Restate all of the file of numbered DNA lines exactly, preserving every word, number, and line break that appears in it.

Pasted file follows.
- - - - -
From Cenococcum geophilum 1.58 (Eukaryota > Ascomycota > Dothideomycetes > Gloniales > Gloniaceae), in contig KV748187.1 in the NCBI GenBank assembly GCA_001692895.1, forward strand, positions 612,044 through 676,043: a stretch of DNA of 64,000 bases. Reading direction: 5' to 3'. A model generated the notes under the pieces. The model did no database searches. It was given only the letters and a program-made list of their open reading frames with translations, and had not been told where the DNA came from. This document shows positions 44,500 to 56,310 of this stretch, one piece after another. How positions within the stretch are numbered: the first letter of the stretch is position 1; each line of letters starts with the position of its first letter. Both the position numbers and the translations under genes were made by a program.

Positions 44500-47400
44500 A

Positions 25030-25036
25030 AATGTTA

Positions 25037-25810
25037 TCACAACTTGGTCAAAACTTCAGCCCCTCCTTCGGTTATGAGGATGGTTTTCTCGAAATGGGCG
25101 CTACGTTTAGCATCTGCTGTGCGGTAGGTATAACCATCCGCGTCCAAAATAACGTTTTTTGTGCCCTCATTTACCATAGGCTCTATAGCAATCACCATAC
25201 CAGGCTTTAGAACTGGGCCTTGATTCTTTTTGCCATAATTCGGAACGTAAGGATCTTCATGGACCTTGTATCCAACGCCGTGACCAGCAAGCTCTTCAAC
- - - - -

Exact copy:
From Cenococcum geophilum 1.58 (Eukaryota > Ascomycota > Dothideomycetes > Gloniales > Gloniaceae), in contig KV748187.1 in the NCBI GenBank assembly GCA_001692895.1, forward strand, positions 612,044 through 676,043: a stretch of DNA of 64,000 bases. Reading direction: 5' to 3'. A model generated the notes under the pieces. The model did no database searches. It was given only the letters and a program-made list of their open reading frames with translations, and had not been told where the DNA came from. This document shows positions 44,500 to 56,310 of this stretch, one piece after another. How positions within the stretch are numbered: the first letter of the stretch is position 1; each line of letters starts with the position of its first letter. Both the position numbers and the translations under genes were made by a program.

Positions 44500-47400
44500 A

Positions 25030-25036
25030 AATGTTA

Positions 25037-25810
25037 TCACAACTTGGTCAAAACTTCAGCCCCTCCTTCGGTTATGAGGATGGTTTTCTCGAAATGGGCG
25101 CTACGTTTAGCATCTGCTGTGCGGTAGGTATAACCATCCGCGTCCAAAATAACGTTTTTTGTGCCCTCATTTACCATAGGCTCTATAGCAATCACCATAC
25201 CAGGCTTTAGAACTGGGCCTTGATTCTTTTTGCCATAATTCGGAACGTAAGGATCTTCATGGACCTTGTATCCAACGCCGTGACCAGCAAGCTCTTCAAC